by Dean Miller
Originally published 2009
For optimum rupture-disc performance, pay attention to installation, operation and maintenance.
Rupture disc devices provide over- pressure protection for a variety of storage and process vessels and equipment. The objective of the rupture disc is to maintain a leak- tight seal and be a passive bystander until called upon to relieve excess pressure. While this is generally the case, there are times when rupture disc performance can be adversely affected through various installation, operation and maintenance practices.
This article reviews some of these practices, real-life observed consequences, and corrective or preventative measures that can improve rupture disc performance. Part 1 of this feature report (Chemical Engineering, March 2009, pp. 42–44) discusses situations where combinations of rupture discs with relief valves should be considered.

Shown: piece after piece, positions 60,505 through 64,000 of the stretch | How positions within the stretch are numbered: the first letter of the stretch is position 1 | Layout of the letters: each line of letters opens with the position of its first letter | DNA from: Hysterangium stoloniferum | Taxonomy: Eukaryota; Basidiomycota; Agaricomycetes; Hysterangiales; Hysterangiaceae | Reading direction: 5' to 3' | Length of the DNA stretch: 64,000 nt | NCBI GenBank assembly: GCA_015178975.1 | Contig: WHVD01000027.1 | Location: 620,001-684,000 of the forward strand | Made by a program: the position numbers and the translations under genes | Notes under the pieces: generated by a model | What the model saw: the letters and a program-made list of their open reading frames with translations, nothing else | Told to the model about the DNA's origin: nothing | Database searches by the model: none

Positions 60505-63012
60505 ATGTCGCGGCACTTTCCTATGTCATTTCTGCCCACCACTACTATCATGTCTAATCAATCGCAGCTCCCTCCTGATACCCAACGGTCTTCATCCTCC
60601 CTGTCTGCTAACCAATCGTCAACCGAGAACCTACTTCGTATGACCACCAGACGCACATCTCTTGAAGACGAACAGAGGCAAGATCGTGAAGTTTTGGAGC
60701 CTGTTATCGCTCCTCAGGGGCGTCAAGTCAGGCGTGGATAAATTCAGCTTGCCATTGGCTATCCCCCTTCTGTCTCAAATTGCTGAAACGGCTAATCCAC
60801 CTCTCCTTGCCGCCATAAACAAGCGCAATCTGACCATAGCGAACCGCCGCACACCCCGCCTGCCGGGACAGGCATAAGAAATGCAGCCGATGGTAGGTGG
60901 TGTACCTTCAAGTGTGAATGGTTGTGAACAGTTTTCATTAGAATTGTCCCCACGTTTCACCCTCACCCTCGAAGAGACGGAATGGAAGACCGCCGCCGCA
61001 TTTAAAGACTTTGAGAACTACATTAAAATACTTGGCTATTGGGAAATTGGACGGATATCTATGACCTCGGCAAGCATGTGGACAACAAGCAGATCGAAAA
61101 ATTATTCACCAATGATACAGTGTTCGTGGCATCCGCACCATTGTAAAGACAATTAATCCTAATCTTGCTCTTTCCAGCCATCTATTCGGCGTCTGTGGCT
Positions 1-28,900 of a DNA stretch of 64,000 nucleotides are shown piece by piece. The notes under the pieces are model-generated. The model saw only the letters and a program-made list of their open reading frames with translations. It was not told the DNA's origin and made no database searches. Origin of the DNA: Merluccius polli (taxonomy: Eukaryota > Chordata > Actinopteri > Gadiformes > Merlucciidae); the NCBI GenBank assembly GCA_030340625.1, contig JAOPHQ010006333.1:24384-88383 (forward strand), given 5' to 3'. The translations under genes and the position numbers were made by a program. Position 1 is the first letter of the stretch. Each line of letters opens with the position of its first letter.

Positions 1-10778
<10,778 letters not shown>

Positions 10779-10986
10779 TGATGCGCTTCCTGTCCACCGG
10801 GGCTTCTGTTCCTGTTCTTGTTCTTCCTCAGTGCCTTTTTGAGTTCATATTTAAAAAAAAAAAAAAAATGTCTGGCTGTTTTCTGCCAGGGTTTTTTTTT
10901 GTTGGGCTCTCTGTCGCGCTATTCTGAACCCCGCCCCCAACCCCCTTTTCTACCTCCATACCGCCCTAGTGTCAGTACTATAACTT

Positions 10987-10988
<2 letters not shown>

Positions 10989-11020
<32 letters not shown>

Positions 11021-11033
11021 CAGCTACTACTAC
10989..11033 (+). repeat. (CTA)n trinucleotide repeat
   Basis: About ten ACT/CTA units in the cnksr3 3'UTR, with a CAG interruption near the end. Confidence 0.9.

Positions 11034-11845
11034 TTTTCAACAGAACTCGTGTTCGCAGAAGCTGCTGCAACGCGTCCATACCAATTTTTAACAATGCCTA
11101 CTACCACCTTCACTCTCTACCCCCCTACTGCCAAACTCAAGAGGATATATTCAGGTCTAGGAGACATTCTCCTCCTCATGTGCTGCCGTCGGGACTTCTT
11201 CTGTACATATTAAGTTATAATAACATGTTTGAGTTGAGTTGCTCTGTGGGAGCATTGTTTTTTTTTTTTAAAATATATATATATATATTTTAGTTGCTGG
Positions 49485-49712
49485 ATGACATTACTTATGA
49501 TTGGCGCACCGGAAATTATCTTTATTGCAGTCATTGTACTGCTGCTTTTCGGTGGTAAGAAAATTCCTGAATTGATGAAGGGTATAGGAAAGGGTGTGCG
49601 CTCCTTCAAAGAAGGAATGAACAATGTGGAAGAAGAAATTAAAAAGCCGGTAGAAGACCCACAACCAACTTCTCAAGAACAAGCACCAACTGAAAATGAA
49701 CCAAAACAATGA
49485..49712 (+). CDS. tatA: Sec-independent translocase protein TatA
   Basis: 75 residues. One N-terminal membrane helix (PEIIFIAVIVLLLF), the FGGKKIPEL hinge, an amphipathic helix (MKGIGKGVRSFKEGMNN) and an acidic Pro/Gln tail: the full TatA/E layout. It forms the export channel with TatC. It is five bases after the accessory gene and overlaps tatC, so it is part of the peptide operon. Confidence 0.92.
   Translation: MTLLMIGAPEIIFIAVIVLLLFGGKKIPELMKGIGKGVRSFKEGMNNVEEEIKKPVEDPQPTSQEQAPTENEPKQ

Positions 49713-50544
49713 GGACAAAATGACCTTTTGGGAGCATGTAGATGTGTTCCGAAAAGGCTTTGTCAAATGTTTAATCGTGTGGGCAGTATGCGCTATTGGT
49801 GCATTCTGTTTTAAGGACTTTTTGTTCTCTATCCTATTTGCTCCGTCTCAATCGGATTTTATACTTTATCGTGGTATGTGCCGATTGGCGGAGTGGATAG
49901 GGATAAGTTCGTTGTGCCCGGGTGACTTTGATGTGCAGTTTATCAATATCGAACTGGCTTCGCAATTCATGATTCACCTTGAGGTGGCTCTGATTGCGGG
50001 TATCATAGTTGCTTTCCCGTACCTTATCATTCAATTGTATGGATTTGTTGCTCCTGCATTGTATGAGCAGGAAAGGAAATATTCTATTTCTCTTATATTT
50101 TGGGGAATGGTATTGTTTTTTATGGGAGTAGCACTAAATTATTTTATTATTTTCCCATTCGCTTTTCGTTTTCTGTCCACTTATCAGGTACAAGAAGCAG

Liquid-full systems create a number of processing challenges, many of which apply to rupture discs. Pressure spikes and water hammer generated by rapid opening or closing of valves somewhere in the process frequently do affect the rupture disc. The typical rupture disc begins to respond to pressure in excess of the burst pressure in less than 1 millisecond. This means that a short-duration pressure spike that is not detectable by normal process instrumentation can and will affect the rupture disc. Ways to avoid pressure spike problems include: avoiding the use of rupture discs on long, liquid-filled lines, eliminating fast-closing-and-opening process valves, and using pressure accumulators to absorb the unavoidable pressure spikes.
Common indications that you have a water hammer or another pressure spike problem include the following:
- The rupture disc appears to burst at a pressure lower than the marked burst pressure